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Monday, June 7, 2010

Monday Ground Up: The Masada Palace in Israel

Masada in Israel was built by Herod the Great in 37BC overlooking the Dead Sea. Masada, which is actually a fortified palace, was occupied by a Roman garrison following the death of Herod the Great. It became a refuge for zealots, or Sicarii, who revolted against the Romans and returned to Jerusalem around 66 CE.

The Roman Tenth Legion, led by Flavius Silva, attempted to conquer Masada in 73 CE, the last point of Jewish insurrection. The attack resulted in a mass suicide of close to a thousand zealots, who chose death over surrender.

Masada is set on the Western End of the plateau in Israel-close to 2,000 feet long, 1,000 feet wide, and rises 1,300 feet above the sea. One would never argue why Herod the Great chose this glorious location for his palace, with its sweeping views of the Dead Sea and the Judean Desert.

The original buildings surrounding Masada in Israel date back to 100BCE. They were a perfect addition for Herod the Great’s palace on the western side of the mountain.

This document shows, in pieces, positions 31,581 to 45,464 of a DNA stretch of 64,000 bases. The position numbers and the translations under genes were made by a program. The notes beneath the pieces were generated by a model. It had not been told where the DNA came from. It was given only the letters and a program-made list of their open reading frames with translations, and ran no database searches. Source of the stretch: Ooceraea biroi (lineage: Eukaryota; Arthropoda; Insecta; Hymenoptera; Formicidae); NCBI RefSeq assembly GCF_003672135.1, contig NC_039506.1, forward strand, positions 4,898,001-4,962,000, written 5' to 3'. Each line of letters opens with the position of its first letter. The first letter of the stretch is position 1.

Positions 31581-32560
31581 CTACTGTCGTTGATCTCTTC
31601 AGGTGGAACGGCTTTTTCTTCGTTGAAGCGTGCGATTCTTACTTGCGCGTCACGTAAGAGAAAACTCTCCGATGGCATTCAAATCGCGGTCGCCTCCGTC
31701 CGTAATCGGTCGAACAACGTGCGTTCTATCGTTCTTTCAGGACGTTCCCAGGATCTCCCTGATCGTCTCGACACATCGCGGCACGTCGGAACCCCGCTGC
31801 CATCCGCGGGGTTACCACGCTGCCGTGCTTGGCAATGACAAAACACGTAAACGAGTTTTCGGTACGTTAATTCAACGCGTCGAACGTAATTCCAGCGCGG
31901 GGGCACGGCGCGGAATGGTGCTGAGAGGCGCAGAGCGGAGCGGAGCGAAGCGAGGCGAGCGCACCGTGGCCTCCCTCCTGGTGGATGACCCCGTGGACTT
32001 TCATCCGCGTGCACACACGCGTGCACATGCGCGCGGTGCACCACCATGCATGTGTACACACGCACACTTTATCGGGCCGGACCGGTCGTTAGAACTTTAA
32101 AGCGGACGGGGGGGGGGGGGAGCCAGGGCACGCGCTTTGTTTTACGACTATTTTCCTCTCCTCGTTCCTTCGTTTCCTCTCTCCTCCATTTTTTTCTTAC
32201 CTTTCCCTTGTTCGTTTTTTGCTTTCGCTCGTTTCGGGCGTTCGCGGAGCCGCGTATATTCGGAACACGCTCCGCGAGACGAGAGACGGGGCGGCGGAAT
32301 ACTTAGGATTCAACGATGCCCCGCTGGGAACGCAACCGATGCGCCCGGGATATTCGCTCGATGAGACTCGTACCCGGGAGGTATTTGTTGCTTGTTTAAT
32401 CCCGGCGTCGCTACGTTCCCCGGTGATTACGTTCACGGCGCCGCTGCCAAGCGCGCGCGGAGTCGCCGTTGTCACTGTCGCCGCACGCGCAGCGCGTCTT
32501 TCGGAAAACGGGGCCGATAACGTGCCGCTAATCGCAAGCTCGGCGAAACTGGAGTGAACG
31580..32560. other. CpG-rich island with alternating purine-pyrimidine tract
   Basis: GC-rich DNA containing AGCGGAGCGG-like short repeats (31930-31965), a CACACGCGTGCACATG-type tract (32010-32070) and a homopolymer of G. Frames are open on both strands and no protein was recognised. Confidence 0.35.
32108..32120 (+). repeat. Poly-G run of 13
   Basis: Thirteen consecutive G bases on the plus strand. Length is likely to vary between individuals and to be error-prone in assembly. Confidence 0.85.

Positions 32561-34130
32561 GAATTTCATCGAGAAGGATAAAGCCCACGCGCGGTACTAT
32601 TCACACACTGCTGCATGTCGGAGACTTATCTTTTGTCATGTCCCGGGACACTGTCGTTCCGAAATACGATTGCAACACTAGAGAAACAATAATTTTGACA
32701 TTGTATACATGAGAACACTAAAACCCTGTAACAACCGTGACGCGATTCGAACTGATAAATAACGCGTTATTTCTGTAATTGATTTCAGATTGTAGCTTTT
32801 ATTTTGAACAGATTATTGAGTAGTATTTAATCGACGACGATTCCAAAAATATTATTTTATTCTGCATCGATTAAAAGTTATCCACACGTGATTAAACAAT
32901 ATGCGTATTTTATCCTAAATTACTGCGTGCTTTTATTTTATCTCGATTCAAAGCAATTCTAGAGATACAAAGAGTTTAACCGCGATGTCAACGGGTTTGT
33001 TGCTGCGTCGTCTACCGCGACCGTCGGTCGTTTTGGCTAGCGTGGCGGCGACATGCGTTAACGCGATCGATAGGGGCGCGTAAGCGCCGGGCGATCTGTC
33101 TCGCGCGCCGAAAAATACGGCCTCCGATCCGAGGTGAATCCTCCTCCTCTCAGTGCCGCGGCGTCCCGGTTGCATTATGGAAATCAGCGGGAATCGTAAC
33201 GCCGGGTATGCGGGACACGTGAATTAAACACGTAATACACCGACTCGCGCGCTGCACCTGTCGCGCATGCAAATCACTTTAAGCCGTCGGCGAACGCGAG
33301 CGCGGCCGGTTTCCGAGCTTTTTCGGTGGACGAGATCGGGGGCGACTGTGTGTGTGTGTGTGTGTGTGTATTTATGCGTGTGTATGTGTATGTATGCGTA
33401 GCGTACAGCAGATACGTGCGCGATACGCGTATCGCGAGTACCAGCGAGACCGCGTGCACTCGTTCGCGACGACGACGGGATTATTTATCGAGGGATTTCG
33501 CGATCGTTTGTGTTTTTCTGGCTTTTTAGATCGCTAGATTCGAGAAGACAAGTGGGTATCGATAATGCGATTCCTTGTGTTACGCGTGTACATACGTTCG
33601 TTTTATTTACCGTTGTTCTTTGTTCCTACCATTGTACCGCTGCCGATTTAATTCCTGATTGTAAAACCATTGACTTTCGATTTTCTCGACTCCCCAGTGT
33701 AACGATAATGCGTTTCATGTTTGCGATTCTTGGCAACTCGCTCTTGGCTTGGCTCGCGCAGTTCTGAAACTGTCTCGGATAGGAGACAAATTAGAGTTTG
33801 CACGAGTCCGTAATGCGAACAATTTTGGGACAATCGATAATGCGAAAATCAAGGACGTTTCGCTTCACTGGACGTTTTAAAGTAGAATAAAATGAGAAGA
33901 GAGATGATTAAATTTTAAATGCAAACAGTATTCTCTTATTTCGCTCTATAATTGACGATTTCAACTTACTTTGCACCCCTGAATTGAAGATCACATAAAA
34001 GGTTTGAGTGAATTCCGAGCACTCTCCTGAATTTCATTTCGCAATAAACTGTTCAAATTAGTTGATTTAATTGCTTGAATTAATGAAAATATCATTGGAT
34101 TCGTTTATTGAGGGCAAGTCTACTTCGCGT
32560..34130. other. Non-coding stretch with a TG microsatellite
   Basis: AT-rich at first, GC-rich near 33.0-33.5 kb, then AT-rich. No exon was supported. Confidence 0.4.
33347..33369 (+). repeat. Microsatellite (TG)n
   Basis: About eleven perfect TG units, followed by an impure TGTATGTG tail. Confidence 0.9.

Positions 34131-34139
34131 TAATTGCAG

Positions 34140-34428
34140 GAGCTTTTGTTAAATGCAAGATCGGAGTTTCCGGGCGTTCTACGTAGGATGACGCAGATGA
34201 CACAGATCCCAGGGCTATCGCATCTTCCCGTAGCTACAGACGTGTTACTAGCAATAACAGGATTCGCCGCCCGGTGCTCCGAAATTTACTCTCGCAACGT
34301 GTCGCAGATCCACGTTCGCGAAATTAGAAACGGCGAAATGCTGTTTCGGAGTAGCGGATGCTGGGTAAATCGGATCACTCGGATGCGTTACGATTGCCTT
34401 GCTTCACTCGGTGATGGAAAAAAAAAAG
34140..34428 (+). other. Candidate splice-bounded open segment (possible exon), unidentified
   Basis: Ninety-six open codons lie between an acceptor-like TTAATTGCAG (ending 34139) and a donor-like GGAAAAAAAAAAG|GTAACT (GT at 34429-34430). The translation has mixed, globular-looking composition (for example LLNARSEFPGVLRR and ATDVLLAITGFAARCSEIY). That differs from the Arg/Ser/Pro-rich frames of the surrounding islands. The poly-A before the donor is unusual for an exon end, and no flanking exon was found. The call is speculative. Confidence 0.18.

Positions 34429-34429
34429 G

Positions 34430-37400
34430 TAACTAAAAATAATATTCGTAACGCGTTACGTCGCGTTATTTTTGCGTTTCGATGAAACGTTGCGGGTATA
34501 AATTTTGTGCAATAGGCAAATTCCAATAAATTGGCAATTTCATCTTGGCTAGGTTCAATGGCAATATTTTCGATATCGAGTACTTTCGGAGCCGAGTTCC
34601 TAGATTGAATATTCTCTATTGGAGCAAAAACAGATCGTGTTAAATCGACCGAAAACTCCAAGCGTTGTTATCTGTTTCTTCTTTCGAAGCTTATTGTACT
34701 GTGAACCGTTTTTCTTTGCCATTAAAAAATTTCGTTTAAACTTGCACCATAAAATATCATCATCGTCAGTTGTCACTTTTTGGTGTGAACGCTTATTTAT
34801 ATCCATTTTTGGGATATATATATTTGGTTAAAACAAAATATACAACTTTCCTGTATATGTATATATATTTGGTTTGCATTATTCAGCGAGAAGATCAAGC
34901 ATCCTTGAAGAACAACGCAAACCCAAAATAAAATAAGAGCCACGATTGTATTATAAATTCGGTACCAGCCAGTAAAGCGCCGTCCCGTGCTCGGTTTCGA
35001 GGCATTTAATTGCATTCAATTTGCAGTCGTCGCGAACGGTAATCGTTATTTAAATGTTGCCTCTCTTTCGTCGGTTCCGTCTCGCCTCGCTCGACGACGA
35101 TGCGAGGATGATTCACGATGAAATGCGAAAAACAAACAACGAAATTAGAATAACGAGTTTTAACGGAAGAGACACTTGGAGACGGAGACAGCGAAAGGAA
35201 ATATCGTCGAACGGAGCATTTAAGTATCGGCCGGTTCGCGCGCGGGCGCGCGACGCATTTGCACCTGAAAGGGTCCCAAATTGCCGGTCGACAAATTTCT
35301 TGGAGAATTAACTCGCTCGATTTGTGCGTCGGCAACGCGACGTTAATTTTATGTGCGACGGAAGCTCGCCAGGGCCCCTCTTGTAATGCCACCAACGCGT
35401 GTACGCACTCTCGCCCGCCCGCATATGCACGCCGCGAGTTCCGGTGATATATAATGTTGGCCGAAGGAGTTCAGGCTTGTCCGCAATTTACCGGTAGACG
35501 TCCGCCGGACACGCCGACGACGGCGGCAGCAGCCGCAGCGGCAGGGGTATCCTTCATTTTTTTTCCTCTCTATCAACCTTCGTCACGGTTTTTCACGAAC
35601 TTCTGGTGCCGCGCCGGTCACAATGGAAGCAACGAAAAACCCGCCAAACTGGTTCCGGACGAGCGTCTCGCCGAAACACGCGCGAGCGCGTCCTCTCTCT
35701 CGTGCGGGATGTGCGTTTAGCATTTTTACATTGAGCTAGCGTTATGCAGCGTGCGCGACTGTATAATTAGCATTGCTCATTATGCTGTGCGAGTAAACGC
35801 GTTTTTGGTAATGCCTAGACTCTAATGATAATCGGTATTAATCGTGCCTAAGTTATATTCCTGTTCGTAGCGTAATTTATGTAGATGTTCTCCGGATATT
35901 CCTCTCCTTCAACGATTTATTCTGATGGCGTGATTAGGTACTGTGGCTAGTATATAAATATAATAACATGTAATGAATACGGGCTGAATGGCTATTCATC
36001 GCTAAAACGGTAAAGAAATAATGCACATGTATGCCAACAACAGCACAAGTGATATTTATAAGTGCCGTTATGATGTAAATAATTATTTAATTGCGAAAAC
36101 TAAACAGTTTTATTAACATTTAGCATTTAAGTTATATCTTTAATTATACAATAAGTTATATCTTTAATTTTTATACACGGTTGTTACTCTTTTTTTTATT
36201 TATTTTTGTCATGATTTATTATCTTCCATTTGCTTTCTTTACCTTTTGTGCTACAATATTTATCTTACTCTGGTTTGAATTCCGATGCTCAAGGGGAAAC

Masada was constructed with three separate terraces at the northern end. Those terraces are luxuriously fitted with Roman-style bathhouses, storage facilities, dwellings, a synagogue (the oldest dating synagogue in Israel), and fortified walls with defensive towers.

What’s most remarkable about Herod the Great’s Masada is the water system, built to sustain the needs of the entire palace. Twelve cisterns, each with a capacity of up to 14,000 cubic feet were cut into the rock.

Masada is a popular site for tourists, not only because of its history, but its revolutionary construction. Those that wish to hike Snake Path on the eastern side of the mountain will gain a much different perspective. In fact, it’s part of the “Masada experience”. However, for those that don’t wish to exert themselves, there are cable cars available.

During the 1960’s, excavations of Masada in Israel were conducted by the Hebrew University of Jerusalem, headed by Israeli archaeologist Yigael Yadin. After further research, it was determined that some of the buildings had been altered, one which had been turned into a synagogue. The synagogue, however, did not contain a mikvah or the benches found in other early synagogues.

Today, Masada is an Israeli national shrine and was declared a UNESCO World Heritage Site in 2001.

Picture Sources

Also check out:
 Masada: Herod's Fortress and the Zealots' Last StandNational Geographic - Secrets of Jerusalem's Holiest SitesSacrificing Truth: Archaeology and the Myth of Masada 


mizztraveller said...

Nice place , but the places is too hot because the weather

australian job search said...

As i see in the picture, i can idea that this is a very hot place.. am i right?

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